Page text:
The Huawei P50 Pocket is the Chinese tech giant’s latest foldable smartphone in a clamshell design. It resembles the Samsung Z Flip series yet can be easily told apart by it’s design and specifications.
So, is the Huawei P50 Pocket the one for you over other competitors, here’s our review of the Huawei P50 Pocket.
The design of the Huawei P50 Pocket is unique. You can tell from its shiny collaboration with Haute Couture designer Iris Van Herpen.
Its nicely curved texture on its body screams “atas” (Singlish for high class). It helps you stand out from the crowd and exudes your individuality and class.
Sadly, it’s not a design for me. I do have class but it’s a bit too flashy for a low-profile person like me. 😁
Display, specifications and battery life
Unlike the current Samsung Z Flip series, Huawei threw on three cameras and a rounded OLED screen that has a refresh rate of up to 60 Hz.
You can customise the screen to set shortcuts for quick access like camera, calendar, mirror, etc. You can also check notifications, receive calls, navigate your music conveniently without flipping open the Huawei P50 Pocket.
It is pretty handy, I would say, because the thing about clamshells or other folded phones is that as a user, we will worry about breaking the screen with the constant opening and closing of the phone. I mean, it’s an expensive gadget to own so the rounded OLED screen really helps to alleviate some of the stress.
Conveniently located on the right side of the device are the volume rocker and power button, which doubles as a fingerprint sensor. There’s also a USB Type C charging port at the bottom. You know, the usual.
Flipping open the Huawei P50 Pocket, you will be greeted with a 6.9-inch OLED screen that has a refresh rate of up to 120 Hz. It has a 442 ppi, which should be bright enough for you to use under direct sunlight. But why would you do that?
Its internal organs comprises a Snapdragon 888 4G with an Adreno 660 GPU, 12 GB RAM and an internal storage of 512 GB. There’s no surprise in terms of its Operating System, EMUI 12 and yes, it’s using the AppGallery as opposed to Google Play.
What the specifications translate to is essentially that the Huawei P50 Pocket is a fast and snappy device with a good amount of storage. I had zero issues with the scrollings and typing, if you really want to know.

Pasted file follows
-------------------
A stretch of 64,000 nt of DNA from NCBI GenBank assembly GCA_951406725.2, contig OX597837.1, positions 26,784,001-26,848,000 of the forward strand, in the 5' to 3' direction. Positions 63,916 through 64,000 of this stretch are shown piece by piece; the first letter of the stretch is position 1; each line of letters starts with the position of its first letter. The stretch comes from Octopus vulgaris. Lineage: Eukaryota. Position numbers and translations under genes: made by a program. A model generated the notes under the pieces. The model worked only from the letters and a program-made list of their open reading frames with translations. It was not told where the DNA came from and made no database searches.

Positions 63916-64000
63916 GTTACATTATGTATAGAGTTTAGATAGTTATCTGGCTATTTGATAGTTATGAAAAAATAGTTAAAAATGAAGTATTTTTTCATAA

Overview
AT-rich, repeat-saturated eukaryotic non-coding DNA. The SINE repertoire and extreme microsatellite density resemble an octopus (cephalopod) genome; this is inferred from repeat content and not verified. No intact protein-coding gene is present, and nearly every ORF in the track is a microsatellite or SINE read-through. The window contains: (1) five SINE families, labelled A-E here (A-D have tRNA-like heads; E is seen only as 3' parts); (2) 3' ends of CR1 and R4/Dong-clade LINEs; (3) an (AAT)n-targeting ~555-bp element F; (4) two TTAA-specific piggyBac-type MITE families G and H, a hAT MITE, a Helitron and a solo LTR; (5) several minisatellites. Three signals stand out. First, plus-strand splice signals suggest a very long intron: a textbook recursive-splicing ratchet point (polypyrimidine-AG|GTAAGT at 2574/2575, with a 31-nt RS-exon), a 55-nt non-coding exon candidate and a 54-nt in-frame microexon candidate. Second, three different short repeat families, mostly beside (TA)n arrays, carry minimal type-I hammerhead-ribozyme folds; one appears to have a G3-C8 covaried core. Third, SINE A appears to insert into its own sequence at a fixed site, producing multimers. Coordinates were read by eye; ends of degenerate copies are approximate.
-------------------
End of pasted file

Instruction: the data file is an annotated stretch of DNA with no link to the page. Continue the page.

The Huawei P50 Pocket has a 4,000 mAh battery, pretty generous, which lasted me an entire day with 15% of juice to spare. I am also very impressed how Huawei’s engineers managed to fit a big battery with high capacity into a small form factor like the Pocket. Kudos!
The Huawei P50 Pocket has three rear cameras. There’s a 40 MP True-Chroma Camera (f1.8), 13 MP Ultra-Wide Angle Camera (f2.2) and a 32 MP Ultra Spectrum Camera (f1.8). What the True-Chroma and Ultra Spectrum Camera mean is that the quality of the image will have an enhanced clarity and visibility of light with excellent colour and realistic replication.
Okay. In short, great cameras, excellent image quality. I mean, just look at the colours here, unfiltered. The colours are great and can I just say that the images taken at night are no less impressive?
The Huawei P50 Pocket’s rear cameras do not have the optical zoom feature. They use digital zoom options that can go up to 5x. I recommend that you keep it at 2x if you really need to zoom in. The 5x zoom is a little… can I say… lacklustre.
At the front, the P50 pocket sports a 10.7 MP selfie wide-angle camera with an aperture of f2.2. I’m not a fan of front-facing selfie, but I can see the wide-angle being useful for many people in the day. Regarding its low-light selfie department, I think there’s more work to be done.
Although I have not reviewed a Huawei smartphone for quite a while now, I am delighted that it has not disappointed me and is still constantly pushing the boundaries to offer more to its consumers. It’s still the same Huawei I know.
All these are visible in the Huawei P50 Pocket. It has a beautiful design, excellent specifications that will last quite a while, great cameras that will bring smiles to faces knowing that the quality of the images is guaranteed. It is these tangible innovations that Huawei has built into the P50 Pocket that allows its consumers to have an intangible and valuable peace of mind using it.
Here’s the but or buts.
There is a Chinese saying, “好马不吃回头草”, which translates to “A good horse will not feast on the same grass patch” (probably butchered my own intelligence). What this means is that when Huawei determined that they will not use Google Play Store for apps, they will not reverse that decision.
However, I am not sure it’s a good thing. The AppGallery is good. It has a lot of popular apps and most of the apps you need can be found there. However, if there are certain apps that are not available, they will come in the form of .apk, which you have to download and install them “backend” yourself. It’s cumbersome. One example and an important one is the Microsoft Office apps. We need it, period.
Another point to note is that the AppGallery might not have the latest or unique apps specific to the location of the user. So, in Singapore, we have a Healthy 365 app that is widely popular. It’s not on it. The Singapore Pools app, which is Singapore’s lottery app, is also not on it. These might be the tripping pebbles that can affect consumers’ decision when getting a Huawei device over others.
I’m not sure if ever Huawei will go back to using Google Play Store, but if they ever do, they will be back to their glorious days.
The Huawei P50 Pocket retails at S$2,398 if you are dare to be different and challenge the norm.